Questlove on the 1969 Harlem festival that inspired ‘Summer of Soul’

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After DJing at the Oscars this year, Questlove could very well be up for one of those golden bald babies in early 2022.

In fact, his directorial debut, “Summer of Soul” — a documentary about the Harlem Cultural Festival that took place over six Sundays in 1969, which premieres on Hulu and in theaters on Friday — was already honored with two prizes at the Sundance Film Festival in February.

The 50-year-old Roots drummer, “Tonight Show” bandleader and celebrity DJ — who was born Ahmir Thompson — reveals how he first stumbled upon some festival footage, which performance he can watch on repeat, and how the Roots would have gone over at the historic concert series, also known as “Black Woodstock.”

How did you first discover footage of the Harlem Cultural Festival?

The first time that the Roots went to Tokyo, I was in a place called the Soul Train Cafe, and it was there where I saw kind of a bird’s-eye view of the Sly & the Family Stone footage. And at the time, I didn’t know that I was watching the Harlem Cultural Festival. And then, cut to 20 years later in 2017, these two gentlemen, Robert Fyvolent and David Dinerstein — they were my producers — asked if I’d be interested in doing a movie about it. The first thing I did was Google it and there was nothing there, and I was just like, “Wait a minute, what’s going on here?” Of course, they bring the footage, and I was floored.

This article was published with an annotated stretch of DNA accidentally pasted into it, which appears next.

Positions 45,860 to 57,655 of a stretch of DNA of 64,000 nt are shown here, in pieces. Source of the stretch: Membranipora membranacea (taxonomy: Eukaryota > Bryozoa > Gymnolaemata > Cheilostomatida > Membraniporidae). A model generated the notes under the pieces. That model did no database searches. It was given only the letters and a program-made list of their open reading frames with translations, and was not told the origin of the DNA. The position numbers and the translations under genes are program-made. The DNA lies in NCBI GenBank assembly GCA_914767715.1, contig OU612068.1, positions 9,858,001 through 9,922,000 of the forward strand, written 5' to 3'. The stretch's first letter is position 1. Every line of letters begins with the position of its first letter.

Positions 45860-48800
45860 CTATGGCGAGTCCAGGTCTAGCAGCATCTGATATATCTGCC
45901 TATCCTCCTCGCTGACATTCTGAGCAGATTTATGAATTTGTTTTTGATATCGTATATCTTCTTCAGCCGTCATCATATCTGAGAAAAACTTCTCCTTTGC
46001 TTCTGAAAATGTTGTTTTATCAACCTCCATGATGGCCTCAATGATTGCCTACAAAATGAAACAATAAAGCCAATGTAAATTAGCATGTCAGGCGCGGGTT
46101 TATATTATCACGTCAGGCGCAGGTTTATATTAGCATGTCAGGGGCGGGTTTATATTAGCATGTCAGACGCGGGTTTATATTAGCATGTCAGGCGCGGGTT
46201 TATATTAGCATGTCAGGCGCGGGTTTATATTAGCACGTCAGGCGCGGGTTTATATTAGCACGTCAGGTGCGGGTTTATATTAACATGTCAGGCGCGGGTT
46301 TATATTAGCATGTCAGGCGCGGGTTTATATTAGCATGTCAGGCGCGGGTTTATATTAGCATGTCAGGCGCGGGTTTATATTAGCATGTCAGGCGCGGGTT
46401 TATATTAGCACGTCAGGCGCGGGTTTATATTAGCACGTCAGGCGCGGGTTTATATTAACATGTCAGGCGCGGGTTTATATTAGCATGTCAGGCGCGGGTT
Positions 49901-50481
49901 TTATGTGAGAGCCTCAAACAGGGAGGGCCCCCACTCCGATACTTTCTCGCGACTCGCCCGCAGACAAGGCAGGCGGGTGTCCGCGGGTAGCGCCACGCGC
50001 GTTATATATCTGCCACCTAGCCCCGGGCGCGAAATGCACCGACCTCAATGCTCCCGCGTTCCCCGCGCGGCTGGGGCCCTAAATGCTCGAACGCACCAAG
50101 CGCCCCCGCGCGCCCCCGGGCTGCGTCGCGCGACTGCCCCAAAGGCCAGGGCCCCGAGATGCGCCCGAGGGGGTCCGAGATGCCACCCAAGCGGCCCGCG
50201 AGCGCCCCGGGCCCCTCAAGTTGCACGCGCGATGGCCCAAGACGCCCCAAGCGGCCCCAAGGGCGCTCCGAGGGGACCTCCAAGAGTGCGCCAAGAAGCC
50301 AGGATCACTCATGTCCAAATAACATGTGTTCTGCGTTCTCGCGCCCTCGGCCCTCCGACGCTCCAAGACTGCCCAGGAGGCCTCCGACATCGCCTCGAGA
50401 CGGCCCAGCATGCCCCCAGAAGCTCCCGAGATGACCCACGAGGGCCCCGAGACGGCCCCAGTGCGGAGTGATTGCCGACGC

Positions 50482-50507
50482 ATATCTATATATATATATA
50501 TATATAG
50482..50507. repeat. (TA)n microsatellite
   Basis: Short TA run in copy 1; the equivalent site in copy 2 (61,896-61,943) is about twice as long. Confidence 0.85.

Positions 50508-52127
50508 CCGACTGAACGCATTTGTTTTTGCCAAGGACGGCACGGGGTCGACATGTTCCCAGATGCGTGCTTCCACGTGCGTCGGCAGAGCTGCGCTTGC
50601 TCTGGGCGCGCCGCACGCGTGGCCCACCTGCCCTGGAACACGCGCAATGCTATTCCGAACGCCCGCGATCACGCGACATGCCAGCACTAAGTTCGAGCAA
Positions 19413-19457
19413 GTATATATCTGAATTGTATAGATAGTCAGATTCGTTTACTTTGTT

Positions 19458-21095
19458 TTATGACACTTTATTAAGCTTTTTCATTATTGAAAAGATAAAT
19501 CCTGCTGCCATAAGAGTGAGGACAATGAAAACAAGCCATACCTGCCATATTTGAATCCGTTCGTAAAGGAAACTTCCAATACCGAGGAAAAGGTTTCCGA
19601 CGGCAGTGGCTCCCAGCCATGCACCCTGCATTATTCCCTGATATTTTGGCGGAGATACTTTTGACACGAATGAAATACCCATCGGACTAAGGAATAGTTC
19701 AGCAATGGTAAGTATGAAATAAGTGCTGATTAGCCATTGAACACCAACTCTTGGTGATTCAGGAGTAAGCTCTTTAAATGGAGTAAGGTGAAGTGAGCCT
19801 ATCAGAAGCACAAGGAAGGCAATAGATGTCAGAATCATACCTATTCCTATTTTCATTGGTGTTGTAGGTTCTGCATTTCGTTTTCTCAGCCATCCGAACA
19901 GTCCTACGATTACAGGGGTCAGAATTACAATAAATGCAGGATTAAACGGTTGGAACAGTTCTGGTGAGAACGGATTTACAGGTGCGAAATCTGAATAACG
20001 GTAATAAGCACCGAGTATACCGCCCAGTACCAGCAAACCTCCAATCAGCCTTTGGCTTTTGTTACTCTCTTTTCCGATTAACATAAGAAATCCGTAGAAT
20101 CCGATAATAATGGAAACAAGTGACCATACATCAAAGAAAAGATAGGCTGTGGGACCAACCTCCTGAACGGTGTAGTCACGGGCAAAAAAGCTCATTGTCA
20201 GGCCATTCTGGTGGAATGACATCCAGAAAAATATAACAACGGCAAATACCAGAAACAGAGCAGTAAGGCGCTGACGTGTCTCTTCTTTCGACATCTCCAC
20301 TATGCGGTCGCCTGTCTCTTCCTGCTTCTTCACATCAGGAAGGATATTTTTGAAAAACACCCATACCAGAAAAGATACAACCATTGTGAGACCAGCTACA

How in the world did this footage remain buried all these years?

None of us can believe it. Sadly, the real answer is that, even something as magnificent as the idea of Stevie Wonder, Mahalia Jackson, Gladys Knight, Sly & the Family Stone — all this A-list talent — even in the midst of that, sometimes black stories can be dismissed. 

What was the coolest discovery you made going through all of the footage?

When I discovered the Stevie [Wonder] drumming footage, that was something I’d never seen before. And I knew that was something that the world had never seen before, so I knew that that had to open the film.

There are so many amazing performances that gave me goosebumps. Which one is your favorite?

I will never, ever in this lifetime tire of watching Mahalia Jackson and Mavis Staples [singing “Take My Hand, Precious Lord”]. Aretha Franklin was an 11th-hour dropout, so it was Aretha Franklin who was supposed to duet with Mahalia Jackson. I also discovered that Jimi Hendrix had requested to play at the festival … and he got turned down. But Jimi Hendrix actually wound up playing, like, three weeks of after-parties after the festival was over. He played, like, three blues bars in Harlem.

If you could jump in a time machine with the Roots and go back and play the Harlem Cultural Festival, how do you think you guys would have gone over?

The Sly & the Family Stone performance is probably the most telling about how we would be received … The adults there were sort of like, “This is a little too freaky for me.” But by song four, oh my God, the adults were acting as giddy as the kids were. We are no strangers to arms being folded and sort of adversarial looks. So I would say that, they would be a little weirded out and then we’d win them over in the end. 

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